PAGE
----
The Red Lizard Catfish (Rineloricaria sp.), also known as the Red Whiptail Catfish, is a member of the Loricariidae family of South American suckermouth catfishes. While many suckermouth catfish species have yet to be bred on any major scale in aquariums, the Red Lizard Catfish has been bred by a few farms. This fish is highly unique with its very thin, twig-like appearance. The origins of this fish are mysterious and undetermined. Most believe that it may be a man-made hybrid, and most specimens in the aquarium hobby are tank-raised. It is suspected that one of the parent species of this fish might be Rineloricaria lanceolota, but this has not been solidly determined.
The Red Lizard Catfish is primarily nocturnal, but will often become active during daytime hours once established in an aquarium with plenty of driftwood, rockwork, and other hiding places. It is not known to eat wood heavily like some suckermouth catfish (Panaque sp., etc.), but it may benefit from some supplementary wood (or rather the biofilm on driftwood) in its diet. The Red Lizard Catfish will not bother most plants. Feed the Red Lizard Catfish an omnivorous diet. Many breeders and keepers of this fish insist that it needs a regular supply of meaty live and frozen foods of appropriate size, such as bloodworms and Daphnia. It will also appreciate being regularly fed some fresh vegetables such as shelled peas, spinach, zucchini and cucumber as well as blanched green, leafy vegetables.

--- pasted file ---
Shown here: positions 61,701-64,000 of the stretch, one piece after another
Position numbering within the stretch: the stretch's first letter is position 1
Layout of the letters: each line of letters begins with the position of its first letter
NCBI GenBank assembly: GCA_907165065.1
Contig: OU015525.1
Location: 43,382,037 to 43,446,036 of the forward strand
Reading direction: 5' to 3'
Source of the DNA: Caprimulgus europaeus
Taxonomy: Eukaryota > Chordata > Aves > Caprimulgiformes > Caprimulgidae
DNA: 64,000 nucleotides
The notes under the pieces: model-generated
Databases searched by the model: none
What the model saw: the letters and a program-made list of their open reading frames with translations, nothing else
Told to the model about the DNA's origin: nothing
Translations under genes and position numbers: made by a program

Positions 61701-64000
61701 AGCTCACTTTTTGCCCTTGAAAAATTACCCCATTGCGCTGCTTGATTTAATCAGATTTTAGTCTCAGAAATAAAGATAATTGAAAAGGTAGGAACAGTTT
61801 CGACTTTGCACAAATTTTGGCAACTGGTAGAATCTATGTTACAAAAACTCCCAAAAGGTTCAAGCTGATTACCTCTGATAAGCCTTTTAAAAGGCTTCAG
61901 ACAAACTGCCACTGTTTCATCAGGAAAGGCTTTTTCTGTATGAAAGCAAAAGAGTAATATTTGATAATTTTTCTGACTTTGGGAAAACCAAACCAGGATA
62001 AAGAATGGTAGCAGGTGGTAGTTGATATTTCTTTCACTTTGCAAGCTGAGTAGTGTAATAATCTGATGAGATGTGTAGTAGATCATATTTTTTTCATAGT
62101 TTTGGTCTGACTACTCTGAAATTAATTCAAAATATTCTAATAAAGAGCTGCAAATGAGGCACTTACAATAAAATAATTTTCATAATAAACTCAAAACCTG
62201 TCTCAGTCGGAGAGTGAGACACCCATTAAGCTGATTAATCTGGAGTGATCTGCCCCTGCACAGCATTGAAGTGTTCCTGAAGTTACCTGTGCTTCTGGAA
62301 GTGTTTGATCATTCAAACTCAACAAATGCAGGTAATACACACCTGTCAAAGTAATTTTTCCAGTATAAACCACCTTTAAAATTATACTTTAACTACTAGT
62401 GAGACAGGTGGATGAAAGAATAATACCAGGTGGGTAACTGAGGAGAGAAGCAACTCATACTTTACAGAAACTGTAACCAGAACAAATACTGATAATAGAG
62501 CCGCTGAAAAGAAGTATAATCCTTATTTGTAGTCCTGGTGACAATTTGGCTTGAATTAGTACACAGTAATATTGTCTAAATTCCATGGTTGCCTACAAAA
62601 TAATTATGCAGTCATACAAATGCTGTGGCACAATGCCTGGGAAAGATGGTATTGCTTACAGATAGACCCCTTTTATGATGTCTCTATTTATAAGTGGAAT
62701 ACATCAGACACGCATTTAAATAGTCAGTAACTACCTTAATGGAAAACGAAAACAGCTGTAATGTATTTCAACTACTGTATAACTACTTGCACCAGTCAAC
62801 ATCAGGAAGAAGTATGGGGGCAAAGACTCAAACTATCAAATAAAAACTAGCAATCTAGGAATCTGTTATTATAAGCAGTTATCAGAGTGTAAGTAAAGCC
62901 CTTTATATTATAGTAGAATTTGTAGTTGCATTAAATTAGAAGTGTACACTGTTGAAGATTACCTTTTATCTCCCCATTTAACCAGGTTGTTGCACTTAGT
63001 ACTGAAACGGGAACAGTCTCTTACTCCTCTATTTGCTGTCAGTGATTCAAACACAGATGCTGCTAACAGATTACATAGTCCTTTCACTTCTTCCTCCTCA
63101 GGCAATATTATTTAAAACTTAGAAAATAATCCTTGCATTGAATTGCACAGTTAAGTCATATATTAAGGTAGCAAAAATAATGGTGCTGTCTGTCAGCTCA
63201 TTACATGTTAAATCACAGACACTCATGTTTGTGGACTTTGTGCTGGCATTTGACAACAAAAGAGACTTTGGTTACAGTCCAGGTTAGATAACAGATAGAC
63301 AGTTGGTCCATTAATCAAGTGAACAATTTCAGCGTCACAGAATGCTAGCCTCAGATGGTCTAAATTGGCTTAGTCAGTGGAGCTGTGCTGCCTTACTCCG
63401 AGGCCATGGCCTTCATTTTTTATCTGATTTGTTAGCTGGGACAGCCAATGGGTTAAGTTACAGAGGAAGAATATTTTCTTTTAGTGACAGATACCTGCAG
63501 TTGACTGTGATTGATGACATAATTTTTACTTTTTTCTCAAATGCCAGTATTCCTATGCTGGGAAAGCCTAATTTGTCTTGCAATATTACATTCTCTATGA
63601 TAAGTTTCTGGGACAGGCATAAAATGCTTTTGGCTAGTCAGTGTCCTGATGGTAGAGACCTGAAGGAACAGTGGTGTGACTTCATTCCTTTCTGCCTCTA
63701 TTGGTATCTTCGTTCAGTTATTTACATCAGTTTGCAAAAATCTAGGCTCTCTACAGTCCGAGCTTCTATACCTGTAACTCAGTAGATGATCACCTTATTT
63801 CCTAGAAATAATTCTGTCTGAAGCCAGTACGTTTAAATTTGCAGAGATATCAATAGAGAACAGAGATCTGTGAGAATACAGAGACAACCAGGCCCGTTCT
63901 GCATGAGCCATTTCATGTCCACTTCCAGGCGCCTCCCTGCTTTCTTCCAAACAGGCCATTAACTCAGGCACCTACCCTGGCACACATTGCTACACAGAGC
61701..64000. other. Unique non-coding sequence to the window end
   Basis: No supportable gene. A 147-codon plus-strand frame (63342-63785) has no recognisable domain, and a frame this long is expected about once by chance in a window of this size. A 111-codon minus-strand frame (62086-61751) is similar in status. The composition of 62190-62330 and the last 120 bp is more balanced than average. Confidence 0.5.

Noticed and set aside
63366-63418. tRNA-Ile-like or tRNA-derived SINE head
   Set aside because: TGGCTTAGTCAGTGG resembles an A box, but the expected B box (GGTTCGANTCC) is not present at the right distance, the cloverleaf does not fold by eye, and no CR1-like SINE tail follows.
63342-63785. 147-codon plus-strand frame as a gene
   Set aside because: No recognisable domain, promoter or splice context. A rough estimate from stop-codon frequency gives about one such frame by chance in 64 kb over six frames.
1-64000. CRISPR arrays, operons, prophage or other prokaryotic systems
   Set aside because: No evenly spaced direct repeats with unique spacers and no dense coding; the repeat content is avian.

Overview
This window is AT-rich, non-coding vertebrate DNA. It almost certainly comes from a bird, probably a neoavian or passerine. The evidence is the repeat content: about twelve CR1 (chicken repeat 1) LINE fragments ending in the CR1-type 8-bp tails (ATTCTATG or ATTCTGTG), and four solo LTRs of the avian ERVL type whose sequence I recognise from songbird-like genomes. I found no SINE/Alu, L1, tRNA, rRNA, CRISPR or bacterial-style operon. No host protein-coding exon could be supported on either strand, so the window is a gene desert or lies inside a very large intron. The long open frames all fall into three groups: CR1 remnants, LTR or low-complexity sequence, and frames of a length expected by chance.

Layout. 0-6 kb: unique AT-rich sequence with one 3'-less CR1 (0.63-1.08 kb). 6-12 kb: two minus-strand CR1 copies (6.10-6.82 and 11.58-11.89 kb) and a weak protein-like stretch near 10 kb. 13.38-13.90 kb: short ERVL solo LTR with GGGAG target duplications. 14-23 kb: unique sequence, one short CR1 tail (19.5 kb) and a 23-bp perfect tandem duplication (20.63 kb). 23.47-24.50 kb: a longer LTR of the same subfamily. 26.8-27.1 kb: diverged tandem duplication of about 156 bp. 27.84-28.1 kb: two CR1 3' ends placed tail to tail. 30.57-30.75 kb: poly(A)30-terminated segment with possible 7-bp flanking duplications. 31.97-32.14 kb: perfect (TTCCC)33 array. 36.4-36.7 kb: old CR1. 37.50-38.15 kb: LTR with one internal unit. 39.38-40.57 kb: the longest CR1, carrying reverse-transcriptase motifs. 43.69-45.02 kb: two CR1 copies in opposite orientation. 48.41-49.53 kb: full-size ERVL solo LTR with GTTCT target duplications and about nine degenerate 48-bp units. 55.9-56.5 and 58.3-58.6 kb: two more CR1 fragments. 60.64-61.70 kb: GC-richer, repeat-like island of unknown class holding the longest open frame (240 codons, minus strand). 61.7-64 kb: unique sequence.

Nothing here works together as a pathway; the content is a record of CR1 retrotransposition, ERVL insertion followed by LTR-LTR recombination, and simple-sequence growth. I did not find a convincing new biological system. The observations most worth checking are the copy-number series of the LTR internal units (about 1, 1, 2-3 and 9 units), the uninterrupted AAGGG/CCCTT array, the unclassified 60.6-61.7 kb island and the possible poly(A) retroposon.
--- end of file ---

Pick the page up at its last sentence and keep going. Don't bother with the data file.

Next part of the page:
The Red Lizard Catfish is very extremely peaceful and is compatible with most other non-aggressive fish and invertebrates that will not outcompete it for food. It is possible that larger specimens might eat very small dwarf shrimp, particularly their fry. However, some aquarists keep the Red Lizard Catfish with their shrimp colonies with no problems. The Red Lizard Catfish reaches a modest length of just 4.4 inches, and it is a very thin fish that usually does not account for the bioload that many thicker fish of a similar length produce.